Syed, J., & Özbilgin, M. (2010). Managing cultural diversity in Asia: A research companion. Cheltenham, U.K.: Edward Elgar.Find this resource:

Syed, J., & Özbilgin, M. (2015). Managing diversity and inclusion: An international perspective. London: SAGE.Find this resource:

Taqra, M. (2015). The tale of lady Khadijah bint Khuwaylid, wife of prophet Muhammed SAW. London: Xin Xii.Find this resource:

Taylor, Y. (Ed.). (2012). Educational diversity: The subject of difference and different subjects. London: Springer.Find this resource:

Tesco (n.d.). Tesco Plc: Inclusion. Retrieved from http://www.tescoplc.com/site/library/policiesandfactsheets/inclusion.htm.

The B Team (2015). About the B team. Retrieved from http://bteam.org/about/.

Thomas, R. (2010). Diversity management: A strategic approach. San Francisco: Barrett-Koehler.Find this resource:

Treanor, J. (2013, January 24). Norway’s female boardroom pioneer rejects quotas for women. The Guardian. Retrieved from http://www.theguardian.com/business/2013/jan/24/norway-female-boardroom-ibsen-reject-quota.Find this resource:

Trost, E. (2013). Social media marketing in BRIC countries: Examining case studies of BMW, Adidas and Nivea. Zurich: LIT Verlag.Find this resource:

Vertovec, S. (2015). Routledge international handbook of diversity studies. New York: Routledge.Find this resource:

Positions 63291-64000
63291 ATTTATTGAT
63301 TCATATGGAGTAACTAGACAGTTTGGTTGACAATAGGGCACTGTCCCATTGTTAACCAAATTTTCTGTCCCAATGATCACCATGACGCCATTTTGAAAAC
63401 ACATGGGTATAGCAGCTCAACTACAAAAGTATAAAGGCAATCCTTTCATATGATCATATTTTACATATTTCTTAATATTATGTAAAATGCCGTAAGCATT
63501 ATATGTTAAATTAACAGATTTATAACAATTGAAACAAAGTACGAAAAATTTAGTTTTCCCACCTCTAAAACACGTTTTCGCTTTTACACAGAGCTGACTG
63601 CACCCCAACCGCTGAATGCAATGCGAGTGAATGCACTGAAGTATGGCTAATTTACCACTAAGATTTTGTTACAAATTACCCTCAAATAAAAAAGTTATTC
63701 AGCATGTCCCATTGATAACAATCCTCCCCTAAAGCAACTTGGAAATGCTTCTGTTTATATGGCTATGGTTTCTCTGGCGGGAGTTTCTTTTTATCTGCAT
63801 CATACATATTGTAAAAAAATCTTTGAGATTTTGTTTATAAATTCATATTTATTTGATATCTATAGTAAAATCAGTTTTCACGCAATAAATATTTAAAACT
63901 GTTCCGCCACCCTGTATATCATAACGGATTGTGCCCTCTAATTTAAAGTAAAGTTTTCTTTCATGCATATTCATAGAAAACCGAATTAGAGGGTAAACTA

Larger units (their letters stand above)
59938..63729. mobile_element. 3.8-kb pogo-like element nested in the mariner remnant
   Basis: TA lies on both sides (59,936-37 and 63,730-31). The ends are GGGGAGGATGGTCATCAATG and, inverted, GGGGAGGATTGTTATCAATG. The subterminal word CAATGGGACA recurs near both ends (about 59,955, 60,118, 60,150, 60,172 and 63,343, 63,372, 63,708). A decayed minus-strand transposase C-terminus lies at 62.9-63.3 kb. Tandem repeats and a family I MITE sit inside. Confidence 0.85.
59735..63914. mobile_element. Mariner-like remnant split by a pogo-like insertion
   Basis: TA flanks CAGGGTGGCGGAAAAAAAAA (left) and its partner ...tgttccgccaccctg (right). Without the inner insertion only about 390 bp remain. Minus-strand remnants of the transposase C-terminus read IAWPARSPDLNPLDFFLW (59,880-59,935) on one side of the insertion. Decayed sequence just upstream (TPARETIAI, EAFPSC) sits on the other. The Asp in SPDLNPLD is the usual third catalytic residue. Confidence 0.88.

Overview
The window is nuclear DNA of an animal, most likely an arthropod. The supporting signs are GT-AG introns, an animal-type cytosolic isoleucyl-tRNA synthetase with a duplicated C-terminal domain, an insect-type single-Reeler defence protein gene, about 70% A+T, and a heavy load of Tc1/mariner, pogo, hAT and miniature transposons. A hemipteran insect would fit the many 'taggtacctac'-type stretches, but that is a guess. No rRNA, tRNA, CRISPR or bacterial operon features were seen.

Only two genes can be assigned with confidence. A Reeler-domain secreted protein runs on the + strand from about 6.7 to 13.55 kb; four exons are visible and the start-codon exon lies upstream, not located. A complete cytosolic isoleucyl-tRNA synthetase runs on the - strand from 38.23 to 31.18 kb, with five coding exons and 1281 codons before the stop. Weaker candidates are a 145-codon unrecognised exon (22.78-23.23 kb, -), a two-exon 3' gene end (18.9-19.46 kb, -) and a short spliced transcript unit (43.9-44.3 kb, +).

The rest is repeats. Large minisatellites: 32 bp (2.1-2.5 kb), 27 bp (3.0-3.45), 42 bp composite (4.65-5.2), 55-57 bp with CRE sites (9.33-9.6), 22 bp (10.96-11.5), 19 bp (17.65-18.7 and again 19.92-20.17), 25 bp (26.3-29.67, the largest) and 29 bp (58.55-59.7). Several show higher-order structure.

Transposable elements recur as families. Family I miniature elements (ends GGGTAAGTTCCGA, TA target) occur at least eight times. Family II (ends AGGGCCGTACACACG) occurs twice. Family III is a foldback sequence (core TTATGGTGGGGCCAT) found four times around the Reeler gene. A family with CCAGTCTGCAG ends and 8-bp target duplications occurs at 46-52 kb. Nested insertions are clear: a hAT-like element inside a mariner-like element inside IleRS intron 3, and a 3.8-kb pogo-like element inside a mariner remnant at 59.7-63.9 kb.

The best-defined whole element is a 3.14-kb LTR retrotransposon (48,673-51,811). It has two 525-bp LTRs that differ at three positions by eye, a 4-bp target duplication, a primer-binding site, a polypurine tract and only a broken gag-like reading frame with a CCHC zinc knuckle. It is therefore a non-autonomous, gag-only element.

Virgin Group (n.d.). About us. Virgin Group. Retrieved from https://www.virgin.com/about-us.

Williams, C., Soydan, H., & Johnson, M. (1998). Social work and minorities: European perspectives. London: Routledge.Find this resource:

Winston, M. (2014). Managing multiculturalism and diversity in the library principles and issues for administrators. New York: Haworth.Find this resource:

Workplace Pride. (2014). IBM named World’s Most Gay-friendly Company. Workplace Pride. Retrieved from http://archives-workplacepride.org/2014/10/08/2014-global-benchmark-results/.

Wrench, J. (2007). Diversity management and discrimination. Winchester: Ashgate.Find this resource:

Zahidi, S. (2014). How women will dominate the workplace BRIC by BRIC. CNN, January 22. Retrieved from http://edition.cnn.com/2014/01/22/opinion/how-women-will-dominate-the-workplace-bric/.Find this resource: